Banning the bottle
In Concord, Mass., the new year brought with it a new law: a ban on single-serve bottled water.
The town, the first in the nation to issue any ban on bottled water sales, voted in the new law last April with the aim of reducing waste and the amount of fossil fuels used to make the plastic bottles and ship the water.
In Burlington, Vt., a similar ban went into effect this month at the University of Vermont, where the sale of bottled water is now officially banned on campus.
UVM announced its plan year ago, with the university’s Office of Sustainability saying the push came from students who worried about the waste, the environmental costs of producing and transporting bottles and the privatization of a natural resource like water by multinational corporations.
Over the past year, UVM has retrofitted its drinking fountains to make it easier to fill reusable water bottles that students can carry with them.
Adding and promoting “hydration stations” has become popular on college campuses. When my daughter and I were touring campuses last year, we were often shown water filling stations and told how the schools encourage their students to carry their own refillable water bottles with them to reduce waste and to take advantage of the fresh, clean water the U.S. has in such abundance. Even campuses that don’t ban water sales have removed bottled water from their vending machines.
Whether an outright ban or simply offering alternatives is the best way to go, reducing the use of bottled water — especially single-serve bottles — certainly makes sense.
According to Food and Water Watch, bottled water production and transportation uses between 32 million and 54 million barrels of oil a year. And despite plastic water bottles being recyclable, more than three-quarters of them end up being thrown out, according to the Container Recycling Institute.
A lot of cities — including Chicago, Miami and San Francisco — have either stopped buying bottled water or reduced their budgets for it. Waste and cost were at issue, but so was the fact that good quality water was already available. Four years ago, when Seattle stopped buying bottled water, the mayor said one of the major reasons was that the city’s water was pure, abundant and available at a fraction of the price of bottled water. It was a no-brainer.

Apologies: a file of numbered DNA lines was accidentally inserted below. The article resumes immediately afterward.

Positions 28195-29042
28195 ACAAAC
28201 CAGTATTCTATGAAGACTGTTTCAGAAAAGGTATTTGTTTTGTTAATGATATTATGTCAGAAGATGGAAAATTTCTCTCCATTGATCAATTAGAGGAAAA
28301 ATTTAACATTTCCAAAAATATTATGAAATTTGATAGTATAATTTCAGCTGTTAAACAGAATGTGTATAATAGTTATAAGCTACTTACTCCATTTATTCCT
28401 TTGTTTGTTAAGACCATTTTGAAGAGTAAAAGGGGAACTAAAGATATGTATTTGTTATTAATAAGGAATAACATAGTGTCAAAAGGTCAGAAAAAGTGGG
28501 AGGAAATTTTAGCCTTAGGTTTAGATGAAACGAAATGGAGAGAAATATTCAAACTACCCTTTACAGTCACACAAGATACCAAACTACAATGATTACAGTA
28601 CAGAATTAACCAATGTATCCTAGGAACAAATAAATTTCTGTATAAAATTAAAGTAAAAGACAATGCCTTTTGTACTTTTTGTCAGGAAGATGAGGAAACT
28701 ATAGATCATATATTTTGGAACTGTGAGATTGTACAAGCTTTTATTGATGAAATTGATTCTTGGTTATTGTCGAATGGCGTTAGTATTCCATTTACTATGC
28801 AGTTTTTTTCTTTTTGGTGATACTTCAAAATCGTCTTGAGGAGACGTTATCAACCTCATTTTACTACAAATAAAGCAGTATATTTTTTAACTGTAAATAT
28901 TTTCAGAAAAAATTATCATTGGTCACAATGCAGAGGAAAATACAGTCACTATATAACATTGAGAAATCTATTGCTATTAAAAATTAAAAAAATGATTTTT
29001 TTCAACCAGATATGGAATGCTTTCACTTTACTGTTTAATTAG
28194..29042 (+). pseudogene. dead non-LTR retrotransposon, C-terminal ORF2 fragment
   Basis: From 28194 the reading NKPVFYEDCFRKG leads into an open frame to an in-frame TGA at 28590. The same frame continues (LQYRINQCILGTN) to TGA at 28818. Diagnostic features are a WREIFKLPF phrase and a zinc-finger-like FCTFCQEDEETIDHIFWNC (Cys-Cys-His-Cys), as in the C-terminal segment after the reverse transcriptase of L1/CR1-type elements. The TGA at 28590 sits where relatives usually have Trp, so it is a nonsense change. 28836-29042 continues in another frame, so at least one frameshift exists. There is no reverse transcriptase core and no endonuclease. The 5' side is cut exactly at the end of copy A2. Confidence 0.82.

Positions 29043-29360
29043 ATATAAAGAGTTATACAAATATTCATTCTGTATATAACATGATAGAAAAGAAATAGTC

Last year, bottled water sales ended at the Grand Canyon National Park, where the Park Service had reported that water bottles had made up a full 20 percent of the park’s garbage. The park added water refill stations, and also began selling inexpensive refillable water bottles at its concession stands — at $1.99, they are less expensive than the price often charged for a single-serve bottle of water.
The retail cost of bottled water alone is a good reason to avoid it: Food and Water Watch estimates the cost of tap water at less than a penny a gallon, while bottled water will cost you close to $8 a gallon, and that’s if you can get a 16-ounce bottle for a dollar.
And if you check your bottled water label, you’ll find that you are often getting tap water anyway. The Natural Resources Defense Council says about 40 percent of water bottled in the United States comes from public supplies. And when the bottled water is imported “artesian” water, it could be coming at the expense of local people who need the water, with bottling plants buying water rights to the few clean water wells in countries where many have no access to clean water.
The fact of the matter is that in this country, we have good access to clean water, in our own homes, schools and businesses. There’s no need to buy our water in little plastic bottles, bottles made with chemicals that could be harmful to us, bottles made at a high cost of our finite resources. With gas prices so high, does it make sense to be wasting fuel on creating and shipping plastic bottles?
Especially when it’s easy enough to get into the habit of using a refillable bottle. And if you do find yourself in need of a bottle of water, as sometimes can happen when you’re on the road and left with little other choice, you can reuse your water bottle a few times. And recycle it when you’re done with it.
Margaret Hartley is the Gazette’s Sunday and features editor. Greenpoint appears in the Gazette’s print edition Sundays on the Environment page.
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